The question remains of course whether Jerome was looking back to this earlier time. In light of this possibility, it is noteworthy that Jerome does not cite the Vulgate text in his remarks to the Pelagians. Consider:

Against the Pelagians (CCSL 80) Vulgate (R. Weber)
At Iesus inclinus digito scribebat in terra (v. 6)

Qui sine peccato est uestrum, primus mittat super eam lapidem (v. 7)

Vbi sunt? Nemo te condemnauit? Quae ait: Nullus, Domine. Responditque ei Iesus: neque ego te condemno. Vade, et amodo noli peccare. (vv. 10-11)

Iesus autem inclinans se deorsum digito scribebat in terra (v. 6)

qui sine peccato est vestrum primus in illam lapidem mittat (v. 7)

ubi sunt nemo te condemnavit quae dixit nemo Domine dixit autem Iesus nec ego te condemnabo vade et amplius iam noli peccare (vv. 10-11)

Clearly Jerome’s three citations of the pericope adulterae in Adversus Pelagianos attest some significant discrepancies in comparison with the Vulgate. The differences in vv. 10-11 seem hardest to explain. After all, it seems odd that Jerome would default to a different form of the woman’s two-word response, “No one, Lord,” or the memorable pronouncement, “Neither do I condemn you,” even if he were paraphrasing or citing from memory.

Jerome and the Pericope adulterae

Jerome’s remarks on the story of the adulterous woman in Adversus Pelagianos (415) are sometimes taken as a virtual textual commentary on his Old Latin revision completed more than three decades earlier (384):

In Euangelio secundum Iohannem in multis et Graecis et Latinis codicibus inuenitur de adultera muliere, quae accusata est apud Dominum. (Jerome, Adversus Pelagianos 2.17)

The story of the adulterous woman who was accused before the Lord is found in many Greek and many Latin manuscripts of the gospel of John. (Jerome, Against the Pelagians 2.17, my translation)

From these remarks, it is sometimes assumed that at the time he revised the text of John in the early 380’s, Jerome already had at his disposal many Greek and many Latin manuscripts both with and without the pericope adulterae (= PA). But this assumption overlooks a gap of over thirty years between Jerome’s dispute with the Pelagians in 415 and his Vulgate revision of the gospels in 384. In short, it is questionable that Jerome’s remarks in Adversus Pelagianos can be cited (as they often are) as evidence that the PA was represented in many Greek and many Latin copies of John before its appearance in the Vulgate.

But even in 415, it is not easy to rule out a degree of exaggeration on Jerome’s part. Certainly, given the polemical context, Jerome has every reason to present the Greek evidence in the most favorable light. After all, his argument from the Greek meaning of αναμαρτητος (v. 7) as “without sin” rests somewhat precariously (it would seem) on the existence of Greek copies. But if Greek copies had been easy to find, why mention their number or (for that matter) bring up the problem at all? It seems that by calling in the Latin evidence, Jerome anticipates an  objection concerning the scarcity of Greek copies, which suggests that in 415 there were still very few Greek copies of John with the PA, but apparently plenty of Latin copies.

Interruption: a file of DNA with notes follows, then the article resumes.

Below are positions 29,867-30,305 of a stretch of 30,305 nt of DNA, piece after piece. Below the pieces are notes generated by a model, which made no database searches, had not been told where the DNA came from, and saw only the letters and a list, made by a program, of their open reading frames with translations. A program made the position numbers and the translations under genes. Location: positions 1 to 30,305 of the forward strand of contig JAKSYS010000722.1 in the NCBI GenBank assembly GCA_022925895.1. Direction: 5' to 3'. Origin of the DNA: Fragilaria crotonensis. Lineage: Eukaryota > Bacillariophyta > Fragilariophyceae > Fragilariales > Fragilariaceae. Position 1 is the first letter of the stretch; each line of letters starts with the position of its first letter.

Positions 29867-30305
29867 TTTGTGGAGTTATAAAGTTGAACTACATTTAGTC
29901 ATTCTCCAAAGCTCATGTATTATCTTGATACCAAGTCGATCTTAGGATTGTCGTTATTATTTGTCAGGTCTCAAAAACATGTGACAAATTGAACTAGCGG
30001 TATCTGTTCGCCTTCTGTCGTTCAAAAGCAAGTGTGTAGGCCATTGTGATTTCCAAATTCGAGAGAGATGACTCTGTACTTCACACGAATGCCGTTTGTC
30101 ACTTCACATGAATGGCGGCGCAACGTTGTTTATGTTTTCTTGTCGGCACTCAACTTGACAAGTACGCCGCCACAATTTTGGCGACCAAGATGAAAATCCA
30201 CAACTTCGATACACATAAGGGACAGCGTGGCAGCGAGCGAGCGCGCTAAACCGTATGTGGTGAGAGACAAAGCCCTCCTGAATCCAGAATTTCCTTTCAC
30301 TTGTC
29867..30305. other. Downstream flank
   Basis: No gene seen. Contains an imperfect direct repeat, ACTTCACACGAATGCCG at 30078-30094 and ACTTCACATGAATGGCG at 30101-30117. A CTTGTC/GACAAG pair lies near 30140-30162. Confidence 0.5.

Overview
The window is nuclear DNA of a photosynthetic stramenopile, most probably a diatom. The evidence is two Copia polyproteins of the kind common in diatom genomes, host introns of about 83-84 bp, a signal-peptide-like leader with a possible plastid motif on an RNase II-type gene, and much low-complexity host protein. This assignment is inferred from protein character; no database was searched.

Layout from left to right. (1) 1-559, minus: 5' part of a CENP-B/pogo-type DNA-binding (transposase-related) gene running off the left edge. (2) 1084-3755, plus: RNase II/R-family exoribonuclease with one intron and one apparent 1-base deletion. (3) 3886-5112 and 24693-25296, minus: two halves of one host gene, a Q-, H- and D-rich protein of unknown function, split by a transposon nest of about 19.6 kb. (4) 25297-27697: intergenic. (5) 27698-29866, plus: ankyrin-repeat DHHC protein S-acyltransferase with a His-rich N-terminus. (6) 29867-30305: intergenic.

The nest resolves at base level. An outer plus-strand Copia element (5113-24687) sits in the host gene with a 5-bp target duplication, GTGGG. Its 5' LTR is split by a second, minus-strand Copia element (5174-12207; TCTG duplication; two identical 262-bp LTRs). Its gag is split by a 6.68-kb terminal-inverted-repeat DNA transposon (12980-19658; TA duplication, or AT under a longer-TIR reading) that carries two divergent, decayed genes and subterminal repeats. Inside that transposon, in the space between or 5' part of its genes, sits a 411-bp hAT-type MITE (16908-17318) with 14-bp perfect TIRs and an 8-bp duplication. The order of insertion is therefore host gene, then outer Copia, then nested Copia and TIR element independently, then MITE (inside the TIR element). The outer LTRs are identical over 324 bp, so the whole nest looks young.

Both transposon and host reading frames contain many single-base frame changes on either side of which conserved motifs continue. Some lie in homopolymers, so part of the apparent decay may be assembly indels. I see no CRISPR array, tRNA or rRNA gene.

Stepping back a bit, there is a disconcerting aspect to Jerome’s appeal to the Latin tradition given his own contribution to the dissemination of the PA in Latin. By all appearances, the Vulgate contributed immensely to the story’s popularity. We must wonder at the sudden explosion of interest in the PA in the Latin tradition after its first appearance in the Vulgate. (Consider, for example, Ambrose’s reference in Epistle 68 from 385-387, Rufinus’ apparent reinterpretation of Papias through the PA from 401-402, and Augustine’s two references from after 399. The other allusions in Latin seem to follow this pattern as well.)

On the other hand, it is odd that besides Jerome’s citation of a single Greek word, the only Greek evidence occurs in a manuscript that also contains a Latin column (Codex Bezae), while additional allusions to the PA continue in Latin writers for several centuries before the first surviving reference in a Greek writer. Even in the fifth century then, we still struggle to find the pericope standing as an independent Greek tradition at its canonical position in the Vulgate, leading us to wonder what Greek evidence Jerome might have found in the early 380’s outside of extra-biblical traditions. Why does Jerome’s mentor Didymus still know a very different form of PA (for all its impressive similarity)? Why is he still unwilling or unable to identify which gospel it came from?

Of course, this may all be a coincidence. But it leaves open a number of unanswered questions concerning Jerome’s involvement in establishing the PA in its “canonical” position between John 7:52 and 8:12.